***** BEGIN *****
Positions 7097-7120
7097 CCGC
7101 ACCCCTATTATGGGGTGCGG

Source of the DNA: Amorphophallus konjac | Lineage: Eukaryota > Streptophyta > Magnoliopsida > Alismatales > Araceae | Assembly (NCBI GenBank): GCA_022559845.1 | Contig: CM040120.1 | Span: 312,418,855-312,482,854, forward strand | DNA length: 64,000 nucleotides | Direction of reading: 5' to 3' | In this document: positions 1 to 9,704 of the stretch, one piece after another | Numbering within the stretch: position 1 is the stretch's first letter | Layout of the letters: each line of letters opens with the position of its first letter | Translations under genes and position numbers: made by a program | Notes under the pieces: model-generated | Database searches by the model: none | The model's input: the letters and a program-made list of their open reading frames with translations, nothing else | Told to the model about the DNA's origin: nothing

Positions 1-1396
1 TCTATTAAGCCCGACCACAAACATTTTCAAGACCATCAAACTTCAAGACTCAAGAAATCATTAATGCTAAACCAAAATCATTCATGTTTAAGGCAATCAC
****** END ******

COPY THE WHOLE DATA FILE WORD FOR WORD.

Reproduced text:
Positions 7097-7120
7097 CCGC
7101 ACCCCTATTATGGGGTGCGG

Source of the DNA: Amorphophallus konjac | Lineage: Eukaryota > Streptophyta > Magnoliopsida > Alismatales > Araceae | Assembly (NCBI GenBank): GCA_022559845.1 | Contig: CM040120.1 | Span: 312,418,855-312,482,854, forward strand | DNA length: 64,000 nucleotides | Direction of reading: 5' to 3' | In this document: positions 1 to 9,704 of the stretch, one piece after another | Numbering within the stretch: position 1 is the stretch's first letter | Layout of the letters: each line of letters opens with the position of its first letter | Translations under genes and position numbers: made by a program | Notes under the pieces: model-generated | Database searches by the model: none | The model's input: the letters and a program-made list of their open reading frames with translations, nothing else | Told to the model about the DNA's origin: nothing

Positions 1-1396
1 TCTATTAAGCCCGACCACAAACATTTTCAAGACCATCAAACTTCAAGACTCAAGAAATCATTAATGCTAAACCAAAATCATTCATGTTTAAGGCAATCAC